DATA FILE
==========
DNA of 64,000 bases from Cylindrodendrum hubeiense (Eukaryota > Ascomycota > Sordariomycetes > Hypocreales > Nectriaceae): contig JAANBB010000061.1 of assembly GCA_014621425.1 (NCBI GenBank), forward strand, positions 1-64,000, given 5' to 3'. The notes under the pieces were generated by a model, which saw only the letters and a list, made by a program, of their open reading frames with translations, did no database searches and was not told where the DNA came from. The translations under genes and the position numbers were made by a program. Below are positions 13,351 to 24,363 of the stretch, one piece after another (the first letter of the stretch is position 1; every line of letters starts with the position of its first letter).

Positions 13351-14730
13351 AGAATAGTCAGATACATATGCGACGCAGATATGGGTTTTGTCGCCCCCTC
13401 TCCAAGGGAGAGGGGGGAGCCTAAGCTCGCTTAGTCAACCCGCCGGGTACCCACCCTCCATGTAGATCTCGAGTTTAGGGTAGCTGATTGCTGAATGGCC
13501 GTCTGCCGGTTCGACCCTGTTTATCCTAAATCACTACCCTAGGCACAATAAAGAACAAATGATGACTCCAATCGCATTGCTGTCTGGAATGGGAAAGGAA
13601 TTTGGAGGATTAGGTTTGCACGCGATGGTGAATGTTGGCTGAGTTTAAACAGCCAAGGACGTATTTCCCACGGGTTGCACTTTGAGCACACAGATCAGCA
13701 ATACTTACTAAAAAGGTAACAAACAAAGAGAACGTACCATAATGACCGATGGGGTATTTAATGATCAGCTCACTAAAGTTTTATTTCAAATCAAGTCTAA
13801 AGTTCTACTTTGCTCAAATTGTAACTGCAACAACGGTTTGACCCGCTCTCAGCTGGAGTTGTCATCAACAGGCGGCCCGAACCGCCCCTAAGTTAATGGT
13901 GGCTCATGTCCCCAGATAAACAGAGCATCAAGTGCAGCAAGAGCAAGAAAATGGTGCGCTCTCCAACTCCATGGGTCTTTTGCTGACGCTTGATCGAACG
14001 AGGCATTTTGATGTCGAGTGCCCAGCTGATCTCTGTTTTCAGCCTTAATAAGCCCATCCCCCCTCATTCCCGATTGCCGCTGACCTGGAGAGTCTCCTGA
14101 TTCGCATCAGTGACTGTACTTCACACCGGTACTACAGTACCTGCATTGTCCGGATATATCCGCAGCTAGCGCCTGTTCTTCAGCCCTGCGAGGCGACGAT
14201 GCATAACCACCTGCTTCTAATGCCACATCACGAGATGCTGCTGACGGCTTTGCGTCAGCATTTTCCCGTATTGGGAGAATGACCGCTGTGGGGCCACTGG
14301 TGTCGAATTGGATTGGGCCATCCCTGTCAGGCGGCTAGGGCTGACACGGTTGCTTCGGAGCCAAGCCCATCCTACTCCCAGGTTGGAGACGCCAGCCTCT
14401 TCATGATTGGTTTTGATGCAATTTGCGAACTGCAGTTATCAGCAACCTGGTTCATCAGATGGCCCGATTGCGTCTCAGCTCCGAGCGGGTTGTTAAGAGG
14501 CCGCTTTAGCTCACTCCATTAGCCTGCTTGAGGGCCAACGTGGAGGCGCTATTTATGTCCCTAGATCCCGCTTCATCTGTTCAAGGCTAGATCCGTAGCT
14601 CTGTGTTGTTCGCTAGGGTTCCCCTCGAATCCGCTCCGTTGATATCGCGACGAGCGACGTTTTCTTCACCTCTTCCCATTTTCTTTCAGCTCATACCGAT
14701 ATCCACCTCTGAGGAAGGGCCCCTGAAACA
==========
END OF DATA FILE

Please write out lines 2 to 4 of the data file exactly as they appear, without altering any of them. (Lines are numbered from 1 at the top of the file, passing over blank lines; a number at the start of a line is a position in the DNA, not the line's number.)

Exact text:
Positions 13351-14730
13351 AGAATAGTCAGATACATATGCGACGCAGATATGGGTTTTGTCGCCCCCTC
13401 TCCAAGGGAGAGGGGGGAGCCTAAGCTCGCTTAGTCAACCCGCCGGGTACCCACCCTCCATGTAGATCTCGAGTTTAGGGTAGCTGATTGCTGAATGGCC